Idioms have indirect meaning, and word for word mean something else. That’s why they’re so useful in business, where saying what you mean and meaning what you say are often mutually exclusive, if you see what I mean to say.

For instance, see this transition from corporate life to start-up entrepreneur, in idiomatic terms –

Whatever walk of life you’re in, whether you’re a cog in the wheel or a member of the oldest profession, there comes a time when you have to decide between a golden handshake and walking the plank. When you’re been put out to pasture,  you can hang out your shingle to earn your bread and butter. Don’t let the man get you down or force you to hang up your boots. You’ve spent years burning the midnight oil on someone’s else’s dime. Now’s the time to make your mark, to blow your own trumpet, and live the life of Riley.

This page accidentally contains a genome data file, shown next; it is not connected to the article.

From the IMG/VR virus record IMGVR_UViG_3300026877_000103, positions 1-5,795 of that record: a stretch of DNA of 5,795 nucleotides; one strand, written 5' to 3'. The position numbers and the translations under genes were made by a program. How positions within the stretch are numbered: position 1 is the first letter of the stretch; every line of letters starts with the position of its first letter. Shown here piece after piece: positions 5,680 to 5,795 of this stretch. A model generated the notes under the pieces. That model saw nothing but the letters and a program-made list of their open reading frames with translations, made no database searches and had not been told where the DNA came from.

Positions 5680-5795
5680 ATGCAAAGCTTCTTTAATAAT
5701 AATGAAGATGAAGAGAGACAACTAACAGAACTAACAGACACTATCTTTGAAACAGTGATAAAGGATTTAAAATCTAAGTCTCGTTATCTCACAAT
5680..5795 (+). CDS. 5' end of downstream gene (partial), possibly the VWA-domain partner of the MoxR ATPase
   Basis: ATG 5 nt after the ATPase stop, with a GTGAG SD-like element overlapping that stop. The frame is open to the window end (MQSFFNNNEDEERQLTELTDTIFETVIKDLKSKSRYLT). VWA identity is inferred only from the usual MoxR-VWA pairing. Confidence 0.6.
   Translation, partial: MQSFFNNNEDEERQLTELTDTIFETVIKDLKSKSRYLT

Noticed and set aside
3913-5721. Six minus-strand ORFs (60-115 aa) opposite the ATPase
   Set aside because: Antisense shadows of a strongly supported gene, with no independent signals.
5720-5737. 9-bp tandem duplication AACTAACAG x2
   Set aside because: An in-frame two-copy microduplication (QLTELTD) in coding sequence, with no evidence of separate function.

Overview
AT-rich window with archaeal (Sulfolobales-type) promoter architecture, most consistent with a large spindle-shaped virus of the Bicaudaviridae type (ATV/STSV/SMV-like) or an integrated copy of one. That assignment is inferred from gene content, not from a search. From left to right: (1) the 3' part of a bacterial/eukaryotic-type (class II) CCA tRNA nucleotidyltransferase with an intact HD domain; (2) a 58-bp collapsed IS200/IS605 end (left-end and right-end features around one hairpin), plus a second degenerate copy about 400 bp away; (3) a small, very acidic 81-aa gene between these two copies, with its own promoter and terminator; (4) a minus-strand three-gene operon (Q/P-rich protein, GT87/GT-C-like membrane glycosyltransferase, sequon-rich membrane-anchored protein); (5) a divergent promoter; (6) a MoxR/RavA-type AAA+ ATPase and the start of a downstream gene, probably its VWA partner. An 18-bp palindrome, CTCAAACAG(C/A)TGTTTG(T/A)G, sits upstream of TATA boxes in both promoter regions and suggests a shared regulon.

It’s not going to be a bed of roses, but having a piece of the action might make you discover that you do indeed have the Midas touch. Before long, you’ll be in clover, in the lap of luxury in the land of milk and honey. There’ll be pennies from heavenand you’ll never have had it so good. You’ll look back on the chicken feed that you used to earn, and be happy on your bed of roses.